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December 16, 1983

A Body Measurement to Evaluate the Pattern of Fat Distribution in Central Obesity: A Screening and Monitoring Technique for Cushing's Syndrome

Author Affiliations

From the Third Department of Internal Medicine, Kumamoto (Japan) University Medical School. Dr Hiramatsu is now a visiting fellow at the National Institutes of Health, Bethesda, Md.

JAMA. 1983;250(23):3174-3178. doi:10.1001/jama.1983.03340230026022

To quantify the fat distribution pattern in central obesity, truncal (neck, chest, and abdomen) and peripheral (bilateral upper part of the arms, thighs, and lower part of the legs) circumferences of the body were measured in Japanese women. Central obesity index (COI) was calculated as follows: sum of the truncal circumferences divided by sum of the bilateral peripheral circumferences. The mean COI of six women with Cushing's syndrome (1.028±0.056 [SD]) far exceeded that of 56 female controls (0.875 ±0.054), including 14 obese women (0.877 ±0.060) and 13 diabetic women (0.922 ±0.028). During the postoperative follow-up of the patients with Cushing's syndrome, the COIs decreased considerably. Because there is no requirement for special instruments or techniques, the measurement of COI is expected to be useful in the screening of Japanese women for Cushing's syndrome and as an indicator of response after treatment.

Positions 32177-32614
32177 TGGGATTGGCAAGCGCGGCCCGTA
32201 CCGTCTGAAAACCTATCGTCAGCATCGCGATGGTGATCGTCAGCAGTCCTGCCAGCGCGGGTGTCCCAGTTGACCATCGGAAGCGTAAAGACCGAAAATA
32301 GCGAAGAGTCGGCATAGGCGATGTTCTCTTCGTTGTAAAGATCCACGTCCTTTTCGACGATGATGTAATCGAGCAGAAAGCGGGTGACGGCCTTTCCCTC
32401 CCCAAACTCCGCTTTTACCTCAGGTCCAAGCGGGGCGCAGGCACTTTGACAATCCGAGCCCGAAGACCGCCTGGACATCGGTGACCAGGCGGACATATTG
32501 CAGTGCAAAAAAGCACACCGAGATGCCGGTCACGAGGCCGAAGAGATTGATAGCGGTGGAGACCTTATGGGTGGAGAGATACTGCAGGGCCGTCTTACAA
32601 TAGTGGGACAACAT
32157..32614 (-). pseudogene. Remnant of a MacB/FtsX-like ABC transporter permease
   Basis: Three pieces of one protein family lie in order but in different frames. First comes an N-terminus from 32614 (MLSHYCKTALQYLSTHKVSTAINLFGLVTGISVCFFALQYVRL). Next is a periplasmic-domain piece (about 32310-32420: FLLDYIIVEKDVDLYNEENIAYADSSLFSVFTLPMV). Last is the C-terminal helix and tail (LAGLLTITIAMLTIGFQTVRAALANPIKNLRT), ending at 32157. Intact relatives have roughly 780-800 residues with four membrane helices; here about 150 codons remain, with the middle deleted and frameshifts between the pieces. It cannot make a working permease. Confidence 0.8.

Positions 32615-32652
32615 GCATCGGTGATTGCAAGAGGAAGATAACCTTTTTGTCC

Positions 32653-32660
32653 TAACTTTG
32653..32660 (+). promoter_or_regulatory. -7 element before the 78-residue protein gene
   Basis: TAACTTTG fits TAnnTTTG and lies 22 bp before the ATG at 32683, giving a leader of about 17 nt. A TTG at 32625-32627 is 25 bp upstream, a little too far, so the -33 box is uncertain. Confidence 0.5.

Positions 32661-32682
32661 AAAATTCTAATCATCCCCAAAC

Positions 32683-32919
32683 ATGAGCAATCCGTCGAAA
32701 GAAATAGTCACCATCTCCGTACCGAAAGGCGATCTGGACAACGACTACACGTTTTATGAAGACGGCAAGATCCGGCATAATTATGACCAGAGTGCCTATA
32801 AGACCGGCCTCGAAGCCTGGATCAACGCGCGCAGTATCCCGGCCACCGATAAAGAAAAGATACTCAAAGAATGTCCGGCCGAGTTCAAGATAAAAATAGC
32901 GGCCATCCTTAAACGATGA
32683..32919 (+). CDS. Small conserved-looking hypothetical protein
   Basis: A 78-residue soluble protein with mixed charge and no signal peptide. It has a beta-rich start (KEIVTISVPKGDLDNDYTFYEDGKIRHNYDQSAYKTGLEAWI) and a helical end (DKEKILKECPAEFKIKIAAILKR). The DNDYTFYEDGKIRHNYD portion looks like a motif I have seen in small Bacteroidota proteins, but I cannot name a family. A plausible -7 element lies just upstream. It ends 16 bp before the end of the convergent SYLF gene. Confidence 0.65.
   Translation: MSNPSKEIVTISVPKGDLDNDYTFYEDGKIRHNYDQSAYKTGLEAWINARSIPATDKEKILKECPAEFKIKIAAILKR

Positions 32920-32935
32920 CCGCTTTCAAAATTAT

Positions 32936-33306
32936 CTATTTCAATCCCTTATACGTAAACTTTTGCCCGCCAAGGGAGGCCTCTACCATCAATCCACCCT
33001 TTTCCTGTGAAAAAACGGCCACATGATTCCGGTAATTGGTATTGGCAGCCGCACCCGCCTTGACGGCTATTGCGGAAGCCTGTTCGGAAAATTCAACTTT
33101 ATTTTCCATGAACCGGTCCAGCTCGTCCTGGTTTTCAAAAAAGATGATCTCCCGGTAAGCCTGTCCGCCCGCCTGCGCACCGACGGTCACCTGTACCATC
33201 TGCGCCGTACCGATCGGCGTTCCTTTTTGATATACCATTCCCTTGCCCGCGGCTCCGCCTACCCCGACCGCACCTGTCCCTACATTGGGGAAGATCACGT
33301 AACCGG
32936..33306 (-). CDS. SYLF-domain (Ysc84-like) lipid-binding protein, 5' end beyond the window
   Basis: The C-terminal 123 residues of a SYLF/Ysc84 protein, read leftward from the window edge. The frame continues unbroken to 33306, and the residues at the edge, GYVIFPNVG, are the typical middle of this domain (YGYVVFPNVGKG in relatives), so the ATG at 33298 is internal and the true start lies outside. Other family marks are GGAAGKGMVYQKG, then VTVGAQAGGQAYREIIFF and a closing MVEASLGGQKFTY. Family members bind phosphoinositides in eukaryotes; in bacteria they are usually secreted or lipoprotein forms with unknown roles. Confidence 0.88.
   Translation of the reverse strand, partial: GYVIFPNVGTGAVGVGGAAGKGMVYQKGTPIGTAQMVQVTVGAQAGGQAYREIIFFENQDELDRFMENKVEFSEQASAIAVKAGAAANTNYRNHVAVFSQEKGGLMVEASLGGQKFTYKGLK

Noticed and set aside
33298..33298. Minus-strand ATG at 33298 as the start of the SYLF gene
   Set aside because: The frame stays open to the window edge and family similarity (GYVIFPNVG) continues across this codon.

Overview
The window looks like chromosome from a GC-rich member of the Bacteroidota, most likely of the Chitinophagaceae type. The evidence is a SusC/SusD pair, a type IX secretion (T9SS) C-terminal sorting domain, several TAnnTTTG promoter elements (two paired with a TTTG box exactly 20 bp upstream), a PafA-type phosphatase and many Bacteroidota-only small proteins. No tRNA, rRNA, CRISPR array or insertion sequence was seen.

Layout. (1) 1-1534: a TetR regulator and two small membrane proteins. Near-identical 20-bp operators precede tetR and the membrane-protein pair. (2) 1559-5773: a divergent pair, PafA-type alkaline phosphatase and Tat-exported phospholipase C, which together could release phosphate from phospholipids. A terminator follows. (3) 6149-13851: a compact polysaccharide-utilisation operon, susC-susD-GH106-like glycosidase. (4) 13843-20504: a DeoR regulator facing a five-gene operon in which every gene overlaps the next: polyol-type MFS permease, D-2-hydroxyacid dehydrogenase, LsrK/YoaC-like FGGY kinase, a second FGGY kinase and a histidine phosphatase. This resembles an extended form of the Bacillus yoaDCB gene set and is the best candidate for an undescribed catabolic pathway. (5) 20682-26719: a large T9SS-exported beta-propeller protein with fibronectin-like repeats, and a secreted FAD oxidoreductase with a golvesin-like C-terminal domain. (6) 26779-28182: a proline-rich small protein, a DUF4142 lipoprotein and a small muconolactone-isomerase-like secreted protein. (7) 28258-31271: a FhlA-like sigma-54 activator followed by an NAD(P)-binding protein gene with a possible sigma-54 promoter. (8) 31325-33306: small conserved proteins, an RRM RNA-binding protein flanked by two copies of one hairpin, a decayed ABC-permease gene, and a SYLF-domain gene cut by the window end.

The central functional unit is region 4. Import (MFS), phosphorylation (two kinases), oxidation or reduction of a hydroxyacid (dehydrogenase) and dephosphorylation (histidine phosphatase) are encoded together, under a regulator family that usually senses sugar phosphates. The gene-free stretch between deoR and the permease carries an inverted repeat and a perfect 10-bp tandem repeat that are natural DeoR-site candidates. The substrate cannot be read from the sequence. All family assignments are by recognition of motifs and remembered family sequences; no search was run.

(JAMA 1983;250:3174-3178)